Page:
Safe and sound, but out of bounds |

Safe and sound, but out of bounds

Steve Benson and Catherine Lutz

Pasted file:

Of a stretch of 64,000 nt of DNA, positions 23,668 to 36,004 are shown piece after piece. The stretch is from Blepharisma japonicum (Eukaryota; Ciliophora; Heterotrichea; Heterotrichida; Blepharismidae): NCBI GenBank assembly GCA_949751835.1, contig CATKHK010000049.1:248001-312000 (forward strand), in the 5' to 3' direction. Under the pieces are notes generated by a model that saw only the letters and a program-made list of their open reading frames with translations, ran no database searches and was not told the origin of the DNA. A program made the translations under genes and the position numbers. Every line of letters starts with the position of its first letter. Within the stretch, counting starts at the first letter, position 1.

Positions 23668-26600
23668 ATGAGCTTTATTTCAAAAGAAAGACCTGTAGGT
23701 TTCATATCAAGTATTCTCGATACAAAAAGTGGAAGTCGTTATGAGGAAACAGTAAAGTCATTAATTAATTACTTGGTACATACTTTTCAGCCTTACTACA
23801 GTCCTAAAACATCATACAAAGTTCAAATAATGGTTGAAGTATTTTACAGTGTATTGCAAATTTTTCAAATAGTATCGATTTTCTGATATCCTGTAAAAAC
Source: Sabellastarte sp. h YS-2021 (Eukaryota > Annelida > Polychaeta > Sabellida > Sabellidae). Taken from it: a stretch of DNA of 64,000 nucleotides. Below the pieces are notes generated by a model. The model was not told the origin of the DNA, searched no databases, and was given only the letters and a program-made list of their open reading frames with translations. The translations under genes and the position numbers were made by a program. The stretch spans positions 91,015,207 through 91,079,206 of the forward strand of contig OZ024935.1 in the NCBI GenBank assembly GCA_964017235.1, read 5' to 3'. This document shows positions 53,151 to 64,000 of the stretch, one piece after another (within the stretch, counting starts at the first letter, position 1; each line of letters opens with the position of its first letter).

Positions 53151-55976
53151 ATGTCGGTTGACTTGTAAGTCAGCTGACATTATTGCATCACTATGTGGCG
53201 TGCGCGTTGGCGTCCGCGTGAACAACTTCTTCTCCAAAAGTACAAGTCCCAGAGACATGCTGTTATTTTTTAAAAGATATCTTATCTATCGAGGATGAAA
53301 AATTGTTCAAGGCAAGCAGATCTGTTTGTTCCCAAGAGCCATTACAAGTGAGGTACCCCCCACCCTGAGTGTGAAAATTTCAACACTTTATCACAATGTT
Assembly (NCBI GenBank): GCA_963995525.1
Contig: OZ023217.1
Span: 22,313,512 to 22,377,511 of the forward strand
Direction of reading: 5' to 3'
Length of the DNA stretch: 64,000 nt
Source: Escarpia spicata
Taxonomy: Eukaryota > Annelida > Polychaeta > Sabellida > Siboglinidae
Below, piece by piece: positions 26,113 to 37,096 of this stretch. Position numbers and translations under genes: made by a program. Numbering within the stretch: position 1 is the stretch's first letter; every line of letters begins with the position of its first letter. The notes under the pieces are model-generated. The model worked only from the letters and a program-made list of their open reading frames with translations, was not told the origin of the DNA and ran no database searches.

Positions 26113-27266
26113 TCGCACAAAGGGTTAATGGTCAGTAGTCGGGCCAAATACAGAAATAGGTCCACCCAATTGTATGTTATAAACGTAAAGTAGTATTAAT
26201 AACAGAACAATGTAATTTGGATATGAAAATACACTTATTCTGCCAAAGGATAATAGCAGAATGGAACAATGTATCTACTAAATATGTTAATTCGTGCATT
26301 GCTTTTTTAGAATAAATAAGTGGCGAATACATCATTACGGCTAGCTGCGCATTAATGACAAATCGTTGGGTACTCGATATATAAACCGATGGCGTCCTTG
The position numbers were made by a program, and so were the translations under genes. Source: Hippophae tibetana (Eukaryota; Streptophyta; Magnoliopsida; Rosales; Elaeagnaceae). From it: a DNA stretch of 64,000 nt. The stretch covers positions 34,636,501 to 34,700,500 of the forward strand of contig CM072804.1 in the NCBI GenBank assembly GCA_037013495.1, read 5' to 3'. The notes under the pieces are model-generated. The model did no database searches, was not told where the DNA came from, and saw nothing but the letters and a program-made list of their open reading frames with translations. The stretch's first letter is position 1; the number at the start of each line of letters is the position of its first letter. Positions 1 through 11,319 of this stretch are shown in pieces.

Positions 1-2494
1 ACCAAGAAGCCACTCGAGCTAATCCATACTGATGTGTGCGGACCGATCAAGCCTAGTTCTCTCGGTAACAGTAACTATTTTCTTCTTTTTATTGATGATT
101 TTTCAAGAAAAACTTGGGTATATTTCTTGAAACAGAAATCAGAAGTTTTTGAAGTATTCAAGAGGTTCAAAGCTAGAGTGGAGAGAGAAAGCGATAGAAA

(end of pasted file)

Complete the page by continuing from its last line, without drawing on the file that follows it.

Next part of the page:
Two separate search and rescue efforts outside the boundaries of Aspen and Snowmass ski areas ended on positive notes Monday. The more serious of the two efforts involved a 31-year-old female snowboarder who accidentally ventured off the backside of the Hanging Valley Headwall at Snowmass. She was later found above a waterfall in the West Willow Basin near T-Lazy-7 Ranch, an area that has been the sight of similar incidents over the years. According to Snowmass Mountain Manager Doug Mackenzie, Snowmass Ski Patrol received a report of a snowboard track outside the area’s boundary at about 3 p.m. Realizing the snowboarder missed a traverse leading back inbounds, patrol notified the Pitkin County Sheriff’s Office, which then assumed leadership of the search. Ski patrollers and members of Mountain Rescue Aspen assisted.Seven members of ski patrol began following the track down the drainage, with Mountain Rescue members and sheriff’s deputies traveling up from T-Lazy-7, Mackenzie said. About five hours into the search, the two groups converged at an area of the drainage lined with steep cliffs and a waterfall. The woman, whose identity was not released as of press time, was contacted at about 8:15 p.m. and helped to safety; she was reportedly cold and wet but otherwise fine. Earlier in the day, Aspen Mountain Ski Patrol spotted three tracks traveling out of bounds below Lud’s Lane, the catwalk that leads out of the Walsh’s area. The sheriff’s office was notified at about 1:30 p.m. Sheriff’s deputy and veteran Aspen Mountain patroller Jim Hearn said the nature of the area below Lud’s Lane was cause for concern. “We don’t respond to every track, there’s hundreds of them,” Hearn said. “But that area below Walsh’s is not good skiing. When tracks are reported there, ski patrol will report it to [the sheriff’s office].” An unidentified individual emerged from the area unharmed. But according to Hearn, two snowboarders from Missouri apparently followed the first person out of bounds and weren’t quite as fortunate. At about 2:30 p.m. the sheriff’s office received a call from a cross-country skier at North Star Preserve who had run across one of the snowboarders. He was fine, but his friend, identified as Kerry Austin, was reportedly exhausted and unable to get out on his own power, Hearn said. A deputy snowshoed to the man and helped him out of the area to the valley floor. Neither men needed medical attention, and since Aspen Mountain has an open boundary policy – you can leave the ski area at any point as long as you don’t return – they weren’t ticketed. “We haven’t had a lot of problems lately, but then we get just a little bit of new snow and there’s been a couple instances of intermediate skiers going off the area,” Hearn said. “It’s people unfamiliar with the area and that’s what puts them in trouble.” Steve Benson’s e-mail address is

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